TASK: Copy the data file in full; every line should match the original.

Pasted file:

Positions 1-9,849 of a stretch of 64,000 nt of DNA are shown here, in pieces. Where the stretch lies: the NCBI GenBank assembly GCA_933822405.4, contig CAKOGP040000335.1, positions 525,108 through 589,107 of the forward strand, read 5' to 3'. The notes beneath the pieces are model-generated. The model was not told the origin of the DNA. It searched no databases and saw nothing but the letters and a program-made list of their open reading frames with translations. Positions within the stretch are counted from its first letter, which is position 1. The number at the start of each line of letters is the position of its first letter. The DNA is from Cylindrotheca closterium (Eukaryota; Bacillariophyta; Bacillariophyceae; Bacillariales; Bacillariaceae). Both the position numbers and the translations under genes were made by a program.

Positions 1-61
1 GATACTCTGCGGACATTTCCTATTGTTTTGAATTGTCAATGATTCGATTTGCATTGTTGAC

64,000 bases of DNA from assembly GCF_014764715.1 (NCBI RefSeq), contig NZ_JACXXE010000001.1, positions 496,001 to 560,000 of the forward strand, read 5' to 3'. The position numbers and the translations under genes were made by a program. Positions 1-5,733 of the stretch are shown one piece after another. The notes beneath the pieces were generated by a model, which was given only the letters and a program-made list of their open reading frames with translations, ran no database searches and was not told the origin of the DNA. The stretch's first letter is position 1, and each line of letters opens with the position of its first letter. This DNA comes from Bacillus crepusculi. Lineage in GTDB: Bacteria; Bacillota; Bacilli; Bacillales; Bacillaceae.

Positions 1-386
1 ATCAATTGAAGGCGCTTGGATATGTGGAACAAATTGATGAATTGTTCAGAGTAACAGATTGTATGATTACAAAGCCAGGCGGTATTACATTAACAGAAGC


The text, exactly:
Positions 1-9,849 of a stretch of 64,000 nt of DNA are shown here, in pieces. Where the stretch lies: the NCBI GenBank assembly GCA_933822405.4, contig CAKOGP040000335.1, positions 525,108 through 589,107 of the forward strand, read 5' to 3'. The notes beneath the pieces are model-generated. The model was not told the origin of the DNA. It searched no databases and saw nothing but the letters and a program-made list of their open reading frames with translations. Positions within the stretch are counted from its first letter, which is position 1. The number at the start of each line of letters is the position of its first letter. The DNA is from Cylindrotheca closterium (Eukaryota; Bacillariophyta; Bacillariophyceae; Bacillariales; Bacillariaceae). Both the position numbers and the translations under genes were made by a program.

Positions 1-61
1 GATACTCTGCGGACATTTCCTATTGTTTTGAATTGTCAATGATTCGATTTGCATTGTTGAC

64,000 bases of DNA from assembly GCF_014764715.1 (NCBI RefSeq), contig NZ_JACXXE010000001.1, positions 496,001 to 560,000 of the forward strand, read 5' to 3'. The position numbers and the translations under genes were made by a program. Positions 1-5,733 of the stretch are shown one piece after another. The notes beneath the pieces were generated by a model, which was given only the letters and a program-made list of their open reading frames with translations, ran no database searches and was not told the origin of the DNA. The stretch's first letter is position 1, and each line of letters opens with the position of its first letter. This DNA comes from Bacillus crepusculi. Lineage in GTDB: Bacteria; Bacillota; Bacilli; Bacillales; Bacillaceae.

Positions 1-386
1 ATCAATTGAAGGCGCTTGGATATGTGGAACAAATTGATGAATTGTTCAGAGTAACAGATTGTATGATTACAAAGCCAGGCGGTATTACATTAACAGAAGC